Funding Statement: This work has been partially supported by the Ministry of Science and Technology, Taiwan [Grant numbers MOST 101-2221-E-019-027-MY3 and MOST 109-2221-E-019-010].

Conflicts of Interest: The authors declare that they have no conflicts of interest to report regarding the present study.

- E. D. Kaplan and C. J. Hegarty, Understanding GPS: Principles and Applications. Norwood, MA, USA: Artech House, Inc, 2006.
- B. W. Parkinson, J. J. Spilker, P. Axelrad and P. Enge, Global Positioning System: Theory and Applications. Washington, DC, USA: American Institute of Aeronautics and Astronautics, Inc, 1996.
- B. Hofmann-Wellenhof, H. Lichtenegger and E. Wasle, GNSS–Global Navigation Satellite Systems, GPS, GLONASS, Galileo, and More. New York, NY, USA: Springer Wien, 2008.
- M. M. Sayre, “Development of a block processing carrier to noise ratio estimator for the global positioning system,” MS thesis. Ohio University, Athens, OH, USA, 2003.
- J. A. Farrell and M. Barth, The Global Positioning System and Inertial Navigation. New York, NY, USA: McGraw-Hill, 1999.
- I. Al-Darraji, M. Derbali, H. Jerbi, F. Q. Khan, S. Jan et al., “A technical framework for selection of autonomous UAV navigation technologies and sensors,” Computers Materials & Continua, vol. 68, no. 2, pp. 2771–2790, 2021.
- K. H. Kim, J. H. Song and G. I. Jee, “The vector tracking loop design based on the extended Kalman filter,” in Proc. Int. Symp. on GPS/GNSS, Tokyo, Japan, pp. 773–780, 2008.
- D. W. Lim, H. W. Kang, S. L. Cho, S. J. Lee and M. B. Heo, “Performance evaluation of a GPS receiver with VDFLL in harsh environments,” in Proc. In Global Navigation Satellite System Symp. (ISGNSSOutrigger Gold Coast, Australia, 2013.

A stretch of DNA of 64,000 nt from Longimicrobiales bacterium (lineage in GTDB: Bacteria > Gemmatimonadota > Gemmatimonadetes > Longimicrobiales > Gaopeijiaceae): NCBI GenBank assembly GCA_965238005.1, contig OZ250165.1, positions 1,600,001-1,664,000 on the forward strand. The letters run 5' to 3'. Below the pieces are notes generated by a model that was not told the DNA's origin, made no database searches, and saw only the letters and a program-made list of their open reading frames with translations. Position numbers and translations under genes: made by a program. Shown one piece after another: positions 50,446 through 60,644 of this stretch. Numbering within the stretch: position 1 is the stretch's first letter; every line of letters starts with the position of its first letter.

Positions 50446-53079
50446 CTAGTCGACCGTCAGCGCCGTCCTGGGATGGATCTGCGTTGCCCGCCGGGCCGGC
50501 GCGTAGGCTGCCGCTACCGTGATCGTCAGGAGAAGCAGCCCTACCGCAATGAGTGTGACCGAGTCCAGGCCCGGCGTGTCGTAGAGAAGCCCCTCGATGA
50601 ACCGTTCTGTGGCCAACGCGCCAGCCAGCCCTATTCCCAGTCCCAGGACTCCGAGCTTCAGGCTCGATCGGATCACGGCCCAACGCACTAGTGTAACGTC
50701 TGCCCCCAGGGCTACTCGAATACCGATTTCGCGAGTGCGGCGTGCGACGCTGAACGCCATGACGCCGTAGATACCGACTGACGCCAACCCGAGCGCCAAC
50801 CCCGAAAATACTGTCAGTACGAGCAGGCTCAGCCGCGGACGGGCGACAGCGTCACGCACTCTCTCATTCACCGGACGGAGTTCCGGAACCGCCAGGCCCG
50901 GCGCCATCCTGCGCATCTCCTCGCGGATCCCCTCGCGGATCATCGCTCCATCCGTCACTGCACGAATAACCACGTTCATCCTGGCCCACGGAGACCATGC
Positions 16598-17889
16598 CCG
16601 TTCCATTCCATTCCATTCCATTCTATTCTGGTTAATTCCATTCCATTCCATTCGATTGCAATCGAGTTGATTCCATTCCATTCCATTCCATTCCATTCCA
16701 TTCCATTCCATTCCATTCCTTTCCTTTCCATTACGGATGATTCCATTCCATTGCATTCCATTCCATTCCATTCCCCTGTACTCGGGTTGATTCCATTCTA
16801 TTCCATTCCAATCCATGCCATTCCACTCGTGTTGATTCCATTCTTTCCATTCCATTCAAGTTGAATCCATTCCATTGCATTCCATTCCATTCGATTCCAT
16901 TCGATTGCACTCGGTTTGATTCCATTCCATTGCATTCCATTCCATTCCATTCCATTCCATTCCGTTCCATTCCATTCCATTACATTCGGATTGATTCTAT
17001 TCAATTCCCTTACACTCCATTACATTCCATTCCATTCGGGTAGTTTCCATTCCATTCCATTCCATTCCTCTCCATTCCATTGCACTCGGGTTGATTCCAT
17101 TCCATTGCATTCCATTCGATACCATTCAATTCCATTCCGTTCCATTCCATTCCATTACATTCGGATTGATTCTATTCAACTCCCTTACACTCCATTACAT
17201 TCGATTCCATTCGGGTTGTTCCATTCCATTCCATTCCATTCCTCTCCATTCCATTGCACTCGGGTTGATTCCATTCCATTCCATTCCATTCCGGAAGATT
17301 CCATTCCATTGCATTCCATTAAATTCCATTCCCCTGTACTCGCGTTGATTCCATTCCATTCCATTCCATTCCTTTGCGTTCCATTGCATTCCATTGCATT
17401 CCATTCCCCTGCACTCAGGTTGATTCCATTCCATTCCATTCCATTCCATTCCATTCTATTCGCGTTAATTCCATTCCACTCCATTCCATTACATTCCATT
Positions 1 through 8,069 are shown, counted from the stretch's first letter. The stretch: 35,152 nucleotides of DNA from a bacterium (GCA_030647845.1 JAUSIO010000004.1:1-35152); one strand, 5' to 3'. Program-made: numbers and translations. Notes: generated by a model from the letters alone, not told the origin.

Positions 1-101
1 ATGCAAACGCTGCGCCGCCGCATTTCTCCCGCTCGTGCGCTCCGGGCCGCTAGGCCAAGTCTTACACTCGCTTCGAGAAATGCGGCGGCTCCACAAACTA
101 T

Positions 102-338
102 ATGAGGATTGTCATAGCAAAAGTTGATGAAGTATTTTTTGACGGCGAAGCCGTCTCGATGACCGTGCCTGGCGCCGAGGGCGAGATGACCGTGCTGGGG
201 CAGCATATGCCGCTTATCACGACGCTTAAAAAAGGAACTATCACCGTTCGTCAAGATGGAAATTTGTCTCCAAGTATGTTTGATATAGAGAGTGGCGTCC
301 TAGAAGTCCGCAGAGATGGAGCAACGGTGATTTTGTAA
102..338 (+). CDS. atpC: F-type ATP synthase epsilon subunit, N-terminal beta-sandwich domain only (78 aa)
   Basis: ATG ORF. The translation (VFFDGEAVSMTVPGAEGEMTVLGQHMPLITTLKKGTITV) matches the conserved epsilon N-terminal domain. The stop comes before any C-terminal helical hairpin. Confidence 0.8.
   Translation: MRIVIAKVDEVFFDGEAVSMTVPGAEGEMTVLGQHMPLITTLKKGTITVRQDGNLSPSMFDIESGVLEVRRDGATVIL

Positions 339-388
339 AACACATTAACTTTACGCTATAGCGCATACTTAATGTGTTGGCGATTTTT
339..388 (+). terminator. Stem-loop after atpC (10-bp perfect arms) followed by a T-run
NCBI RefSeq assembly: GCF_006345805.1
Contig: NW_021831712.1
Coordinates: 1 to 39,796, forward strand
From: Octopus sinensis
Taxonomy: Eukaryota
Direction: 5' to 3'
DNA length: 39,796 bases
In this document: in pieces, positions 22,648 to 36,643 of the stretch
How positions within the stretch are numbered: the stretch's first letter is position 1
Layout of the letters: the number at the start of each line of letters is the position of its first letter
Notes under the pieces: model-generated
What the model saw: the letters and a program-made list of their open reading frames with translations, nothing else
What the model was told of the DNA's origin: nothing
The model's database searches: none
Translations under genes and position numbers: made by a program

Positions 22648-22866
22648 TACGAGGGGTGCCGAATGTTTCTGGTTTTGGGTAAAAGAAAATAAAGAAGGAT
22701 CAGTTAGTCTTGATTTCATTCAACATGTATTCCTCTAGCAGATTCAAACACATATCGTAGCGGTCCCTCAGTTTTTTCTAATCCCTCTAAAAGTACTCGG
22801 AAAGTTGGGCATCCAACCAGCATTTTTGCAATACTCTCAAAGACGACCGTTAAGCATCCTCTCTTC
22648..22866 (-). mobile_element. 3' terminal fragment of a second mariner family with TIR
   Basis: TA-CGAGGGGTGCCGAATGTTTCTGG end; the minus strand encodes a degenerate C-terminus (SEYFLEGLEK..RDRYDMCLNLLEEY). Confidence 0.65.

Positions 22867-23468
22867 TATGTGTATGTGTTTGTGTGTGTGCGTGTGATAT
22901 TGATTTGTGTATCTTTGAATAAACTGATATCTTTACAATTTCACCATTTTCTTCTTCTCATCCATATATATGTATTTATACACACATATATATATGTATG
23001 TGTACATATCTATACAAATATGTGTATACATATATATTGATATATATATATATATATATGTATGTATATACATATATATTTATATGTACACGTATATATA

- P. Luo and M. G. Petovello, “Collaborative tracking of weak GPS signals using an open-loop structure,” in Proc. ION ITM 2011, San Diego, CA, USA, vol. 2, pp. 997–1006, 2011.
- T. Ren and M. G. Petovello, “A stand-alone approach for high-sensitivity GNSS receivers in signal-challenged environment,” IEEE Transactions on Aerospace and Electronic Systems, vol. 53, no. 5, pp. 2438–2448, 2017.
- N. Linty and F. Dovis, “An open-loop receiver architecture for monitoring of ionospheric scintillations by means of GNSS signals,” Applied Sciences, vol. 9, no. 12, pp. 2482–2496, 2019.
- A. Jovancevic, A. Brwon, S. Ganguly, J. Noronha and B. Sirpatil, “Ultra tight coupling implementation using real time software receiver,” in Proc. ION GNSS 2004, Long Beach, CA, USA, pp. 1575–1586, 2004.
- E. J. Ohlmeyer, “Analysis of an ultra-tightly coupled GPS/INS system in jamming,” in Proc. IEEE/ION PLANS 2006, San Diego, CA, USA, pp. 44–53, 2006.
- T. Ren and M. G. Petovello, “An analysis of maximum likelihood estimation method for bit synchronization and decoding of GPS L1 C/A signals,” EURASIP Journal on Advances in Signal Processing, vol. 3, no. 1, pp. 12, 20
- H. C. Jeong, J. W. Kim, D. H. Hwang and S. J. Lee, “Data wipe off method using carrier phase discriminator for deeply coupled GPS/INS integration navigation systems,” in Proc. Int. Symp. on GPS/GNSS, Tokyo, Japan, pp. 134–138, 2008.
- A. Soloviev, F. van Graas and S. Gunawardena, “Decoding navigation data messages from weak GPS signals,” IEEE Transactions on Aerospace and Electronic Systems, vol. 45, no. 2, pp. 660–666, 2009.
- L. L. C. GPSoft, Satellite Navigation Toolbox 3.0 User’s Guide. Athens, OH, USA, 2003.
- L. L. C. GPSoft, Inertial Navigation System Toolbox 3.0 User’s Guide.. Athens, OH, USA, 2007.

This work is licensed under a Creative Commons Attribution 4.0 International License, which permits unrestricted use, distribution, and reproduction in any medium, provided the original work is properly cited. |